Wong claims in the book that Greenspon had earlier coached her about how to give interviews in response to the story. She reports that Crawley, however, insisted during a meeting that she had been ordered not to talk to the media—and that she had violated this instruction. She maintains that she was never interviewed during the subsequent “investigation” by the human-resources manager, which led to a disciplinary note being added to her personnel file. Her crime? She had gone beyond talking about the personal attacks and had used her position at the Globe and Mail “to question the Prime Minister and the Premier of Quebec”.
In conversation with the Straight, Wong said that prior to this incident, she was on exceedingly friendly terms with Crawley. According to her, the publisher would sometimes stop by her desk and chat with her when he walked through the newsroom. On occasion, he gave her a lift home because they lived not very far from one another. And she attended Christmas parties in his home.
“He only invited managers and, like, three journalists,” she recalled. “So I thought, stupidly.…maybe we were friends. Or at least we were cordial. But it meant nothing. As soon as this happened to me, I was a piece of dirt.”
Crawley didn’t return a call from the Straight by deadline to comment on whether or not he spoke to BCE management during the controversy. After her meeting with Crawley, Wong writes, she broke into tears and slid into a deep depression. But she told the Straight that management must have interpreted it as her being in a “snit”, even though her medical condition was diagnosed by her family doctor and later by both her psychiatrist and an insurance-company-appointed psychiatrist. Manulife Financial did not pass along an independent psychiatric assessment to her employer, according to Wong, and denied her disability claim.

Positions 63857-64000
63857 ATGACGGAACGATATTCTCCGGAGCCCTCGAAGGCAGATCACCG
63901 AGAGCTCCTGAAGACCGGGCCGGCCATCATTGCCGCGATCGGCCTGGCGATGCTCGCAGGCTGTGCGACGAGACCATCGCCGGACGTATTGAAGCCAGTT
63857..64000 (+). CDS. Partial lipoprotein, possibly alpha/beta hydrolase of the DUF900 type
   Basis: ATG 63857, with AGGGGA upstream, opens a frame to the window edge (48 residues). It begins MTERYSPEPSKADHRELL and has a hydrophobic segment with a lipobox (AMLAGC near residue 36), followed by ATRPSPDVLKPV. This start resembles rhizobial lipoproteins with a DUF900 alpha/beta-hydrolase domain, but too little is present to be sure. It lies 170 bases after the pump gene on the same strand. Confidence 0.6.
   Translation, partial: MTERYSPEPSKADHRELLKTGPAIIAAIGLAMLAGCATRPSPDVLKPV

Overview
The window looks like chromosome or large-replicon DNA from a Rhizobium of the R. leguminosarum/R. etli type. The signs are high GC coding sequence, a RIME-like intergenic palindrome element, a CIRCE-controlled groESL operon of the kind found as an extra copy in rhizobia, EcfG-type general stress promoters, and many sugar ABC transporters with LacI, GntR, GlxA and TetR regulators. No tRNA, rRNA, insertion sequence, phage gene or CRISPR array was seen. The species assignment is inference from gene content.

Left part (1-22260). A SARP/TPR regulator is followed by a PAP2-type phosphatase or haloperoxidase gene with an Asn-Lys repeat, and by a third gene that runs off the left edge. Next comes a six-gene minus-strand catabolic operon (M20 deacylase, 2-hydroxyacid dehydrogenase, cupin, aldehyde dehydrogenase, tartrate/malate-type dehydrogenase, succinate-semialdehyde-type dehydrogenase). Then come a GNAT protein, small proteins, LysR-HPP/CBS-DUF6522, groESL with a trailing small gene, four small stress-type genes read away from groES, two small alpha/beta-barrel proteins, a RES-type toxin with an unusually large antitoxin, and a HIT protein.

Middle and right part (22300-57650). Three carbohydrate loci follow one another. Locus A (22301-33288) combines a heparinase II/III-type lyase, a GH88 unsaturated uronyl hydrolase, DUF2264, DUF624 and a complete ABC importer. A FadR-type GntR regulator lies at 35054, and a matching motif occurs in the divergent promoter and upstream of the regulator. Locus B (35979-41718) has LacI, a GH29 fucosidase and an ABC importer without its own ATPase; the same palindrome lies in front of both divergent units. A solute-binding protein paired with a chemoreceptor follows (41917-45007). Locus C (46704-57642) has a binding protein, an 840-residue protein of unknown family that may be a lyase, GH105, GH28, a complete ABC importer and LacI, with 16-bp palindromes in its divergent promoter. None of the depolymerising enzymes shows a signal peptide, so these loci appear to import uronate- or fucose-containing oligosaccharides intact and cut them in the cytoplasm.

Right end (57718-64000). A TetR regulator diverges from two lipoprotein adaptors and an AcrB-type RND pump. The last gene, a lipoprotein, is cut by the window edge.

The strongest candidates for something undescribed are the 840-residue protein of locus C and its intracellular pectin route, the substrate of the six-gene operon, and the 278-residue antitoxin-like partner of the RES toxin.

Based on medical advice, she took trips away from Toronto—she refers to this as a recommended “geographic cure” in the book—only to run into editor-in-chief Greenspon at an airport baggage carousel after they had both returned on the same flight from Europe. Her book focuses a fair amount of attention on how insurance companies put sick workers, like her, under surveillance and have, on occasion, cited trips abroad as justification for rejecting claims.